[b]Chrystal [/b]is a southern melodrama directed by Ray McKinnon that fails to live up to it's potential despite an interesting premise. Twenty years earlier Billy Bob Thornton is fleeing from the cops with his wife Crystal (Lisa Blount) and son in tow when he tragically wrecks his car, severly injuring Cyrstal while his son's body is mysteriously never found. Joe (Thornton) returns twenty years later, wanting to make ammends with Chrystal while some of his old buddies try to lure him back into a life of crime. Chrystal still has sever pain from the accident, as well as psychological issues dealing with the loss of a child and the return of her husband. Unfortunately her character is so shallow that it's hard to have any feelings for her. The film also doesn't delve much into Chrystal and Joe's relationship together, spending more time focusing on the individual problems they have. An absurd side plot involving a blind university professor (Harry Lennix) researching folk music of the south adds nothing to the film. Somewhere there was a good story here, but McKinnon failed to deliver.
[b]Rock School [/b]is a documentary about Paul Green's School of Rock. The real life Paul Green is not a particularly fascinating character. A failed musician who opened a school to live out his dreams through his students. Not so much different from the overly obsessive father who runs a little league baseball team. And Mr. Green's method of motivation is swearing and put-downs. Not necessarily a good thing for fragile teens and pre-teen students. It's still all about him, which why this film doesn't quite hit the mark. It's far more interesting when the focus is on the students.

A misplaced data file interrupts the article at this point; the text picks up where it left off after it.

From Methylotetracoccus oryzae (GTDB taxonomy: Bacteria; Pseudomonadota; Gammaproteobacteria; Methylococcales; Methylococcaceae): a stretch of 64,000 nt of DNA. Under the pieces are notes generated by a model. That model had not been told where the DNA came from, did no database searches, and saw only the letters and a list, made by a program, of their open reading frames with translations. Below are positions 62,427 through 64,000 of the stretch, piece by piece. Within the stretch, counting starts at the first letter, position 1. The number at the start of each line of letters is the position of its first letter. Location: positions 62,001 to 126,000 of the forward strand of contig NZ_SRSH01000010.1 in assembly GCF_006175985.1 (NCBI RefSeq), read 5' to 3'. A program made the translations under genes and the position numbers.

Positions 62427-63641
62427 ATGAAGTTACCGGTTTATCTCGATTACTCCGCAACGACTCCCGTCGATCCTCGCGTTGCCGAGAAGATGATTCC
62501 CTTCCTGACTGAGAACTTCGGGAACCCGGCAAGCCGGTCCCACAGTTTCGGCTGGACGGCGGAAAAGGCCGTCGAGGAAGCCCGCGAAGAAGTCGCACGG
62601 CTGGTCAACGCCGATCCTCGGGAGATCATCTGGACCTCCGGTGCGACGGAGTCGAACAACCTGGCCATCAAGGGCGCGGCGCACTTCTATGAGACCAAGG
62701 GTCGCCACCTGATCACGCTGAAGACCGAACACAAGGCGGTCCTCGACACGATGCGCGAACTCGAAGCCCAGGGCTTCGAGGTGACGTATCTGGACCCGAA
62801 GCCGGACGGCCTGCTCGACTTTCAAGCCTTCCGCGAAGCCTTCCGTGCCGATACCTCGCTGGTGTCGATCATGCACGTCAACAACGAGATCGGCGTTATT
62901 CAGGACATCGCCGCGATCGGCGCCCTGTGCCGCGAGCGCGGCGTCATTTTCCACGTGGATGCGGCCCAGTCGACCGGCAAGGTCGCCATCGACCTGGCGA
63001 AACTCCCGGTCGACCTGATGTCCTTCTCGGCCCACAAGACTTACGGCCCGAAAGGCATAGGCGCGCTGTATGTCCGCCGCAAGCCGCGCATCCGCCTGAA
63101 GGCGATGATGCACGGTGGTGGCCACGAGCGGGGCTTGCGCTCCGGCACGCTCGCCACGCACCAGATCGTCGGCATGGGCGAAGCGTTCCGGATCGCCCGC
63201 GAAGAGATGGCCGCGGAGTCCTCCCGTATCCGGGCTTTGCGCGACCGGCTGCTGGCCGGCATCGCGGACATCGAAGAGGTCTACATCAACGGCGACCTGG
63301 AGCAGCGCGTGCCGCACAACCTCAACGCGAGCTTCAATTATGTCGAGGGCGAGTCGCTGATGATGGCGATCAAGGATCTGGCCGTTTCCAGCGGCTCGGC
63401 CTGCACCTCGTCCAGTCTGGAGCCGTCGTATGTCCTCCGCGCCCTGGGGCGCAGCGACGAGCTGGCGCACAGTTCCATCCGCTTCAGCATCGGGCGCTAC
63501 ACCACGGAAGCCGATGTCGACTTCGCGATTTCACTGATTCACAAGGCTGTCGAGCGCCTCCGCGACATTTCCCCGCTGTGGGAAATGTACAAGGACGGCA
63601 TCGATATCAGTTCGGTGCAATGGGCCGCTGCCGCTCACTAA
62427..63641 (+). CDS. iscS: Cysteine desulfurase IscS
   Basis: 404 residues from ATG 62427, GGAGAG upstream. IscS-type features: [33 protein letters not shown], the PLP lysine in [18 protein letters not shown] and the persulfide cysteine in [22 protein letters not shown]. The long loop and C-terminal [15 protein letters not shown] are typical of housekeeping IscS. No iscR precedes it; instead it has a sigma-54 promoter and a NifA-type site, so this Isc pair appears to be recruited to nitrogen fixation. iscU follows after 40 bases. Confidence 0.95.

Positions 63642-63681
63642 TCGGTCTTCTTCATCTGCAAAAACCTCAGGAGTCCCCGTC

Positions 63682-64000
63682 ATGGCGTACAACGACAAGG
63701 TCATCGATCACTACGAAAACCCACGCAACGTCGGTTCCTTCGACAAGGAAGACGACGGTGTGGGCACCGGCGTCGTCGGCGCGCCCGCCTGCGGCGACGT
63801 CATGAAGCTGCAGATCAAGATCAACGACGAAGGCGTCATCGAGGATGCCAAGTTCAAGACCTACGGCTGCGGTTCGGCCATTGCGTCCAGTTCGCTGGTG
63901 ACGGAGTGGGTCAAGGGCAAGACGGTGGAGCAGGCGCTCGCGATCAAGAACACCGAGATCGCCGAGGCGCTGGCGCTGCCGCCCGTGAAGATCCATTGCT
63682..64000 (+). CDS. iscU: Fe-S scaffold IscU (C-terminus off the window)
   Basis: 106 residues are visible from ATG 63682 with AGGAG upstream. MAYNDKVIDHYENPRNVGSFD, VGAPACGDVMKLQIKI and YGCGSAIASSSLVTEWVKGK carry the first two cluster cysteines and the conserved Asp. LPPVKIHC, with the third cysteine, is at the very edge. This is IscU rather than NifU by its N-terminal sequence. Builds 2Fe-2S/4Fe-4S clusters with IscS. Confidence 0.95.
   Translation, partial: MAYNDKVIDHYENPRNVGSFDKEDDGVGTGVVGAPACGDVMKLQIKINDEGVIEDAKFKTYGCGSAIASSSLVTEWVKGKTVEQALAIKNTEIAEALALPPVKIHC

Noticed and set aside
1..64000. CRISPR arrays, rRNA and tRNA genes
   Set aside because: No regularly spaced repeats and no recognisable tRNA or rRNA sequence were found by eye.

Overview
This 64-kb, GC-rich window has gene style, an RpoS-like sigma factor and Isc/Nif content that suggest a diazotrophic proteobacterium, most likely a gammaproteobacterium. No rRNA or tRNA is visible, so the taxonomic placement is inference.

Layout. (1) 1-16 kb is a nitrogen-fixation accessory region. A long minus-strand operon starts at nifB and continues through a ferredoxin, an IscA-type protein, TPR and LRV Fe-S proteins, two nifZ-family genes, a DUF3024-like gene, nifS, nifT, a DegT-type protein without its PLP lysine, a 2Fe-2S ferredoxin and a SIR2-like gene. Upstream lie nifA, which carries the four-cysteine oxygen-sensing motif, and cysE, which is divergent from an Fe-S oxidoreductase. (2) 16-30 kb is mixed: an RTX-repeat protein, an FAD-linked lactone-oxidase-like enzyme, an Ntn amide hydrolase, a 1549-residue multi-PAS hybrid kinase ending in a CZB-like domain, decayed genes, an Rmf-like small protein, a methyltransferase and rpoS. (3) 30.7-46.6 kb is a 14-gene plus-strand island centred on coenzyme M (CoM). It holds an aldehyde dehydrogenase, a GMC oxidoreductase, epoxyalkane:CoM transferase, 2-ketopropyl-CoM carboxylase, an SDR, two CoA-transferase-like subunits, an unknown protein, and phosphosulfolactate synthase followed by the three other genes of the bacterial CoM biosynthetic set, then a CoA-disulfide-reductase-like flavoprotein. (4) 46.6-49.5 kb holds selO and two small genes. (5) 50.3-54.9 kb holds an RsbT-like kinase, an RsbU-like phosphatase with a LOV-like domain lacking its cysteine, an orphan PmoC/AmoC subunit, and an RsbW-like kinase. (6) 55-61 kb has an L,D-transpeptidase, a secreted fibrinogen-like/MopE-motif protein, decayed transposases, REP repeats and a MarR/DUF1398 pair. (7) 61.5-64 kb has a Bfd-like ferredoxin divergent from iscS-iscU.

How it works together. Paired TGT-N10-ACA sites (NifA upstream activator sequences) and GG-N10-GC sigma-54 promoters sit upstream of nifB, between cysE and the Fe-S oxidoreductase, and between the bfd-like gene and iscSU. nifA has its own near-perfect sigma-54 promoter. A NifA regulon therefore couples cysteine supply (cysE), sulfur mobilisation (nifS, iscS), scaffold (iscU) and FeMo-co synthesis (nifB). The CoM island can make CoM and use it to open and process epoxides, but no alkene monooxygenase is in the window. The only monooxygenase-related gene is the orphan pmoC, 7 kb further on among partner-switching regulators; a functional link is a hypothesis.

[b]The Assassination of Richard Nixon[/b] is based on a true story of a man who plotted to assassinate Richard Nixon. Sam Bicke (Sean Penn) is a salesman who's life is in shambles. His wife (Naomi Watts) has left him, he feels his boss (Jack Thompson) is out to get him, and he becomes even more frustrated when a small business loan he applies for is turned down. He feels oppressed by the system and vows to do one thing that will make people remember who he is. Obviously he never quite made it that far. Sean Penn does an adequate job playing a surprisingly dull would-be assassin, and Jack Thompson is a scene stealer as his boss, but the relationship with his ex-wife isn't developed very well, nor is his friendship with Bonny (Don Cheadle). Not a horrible movie, but one, like Sam Bicke, that can easily be forgotton.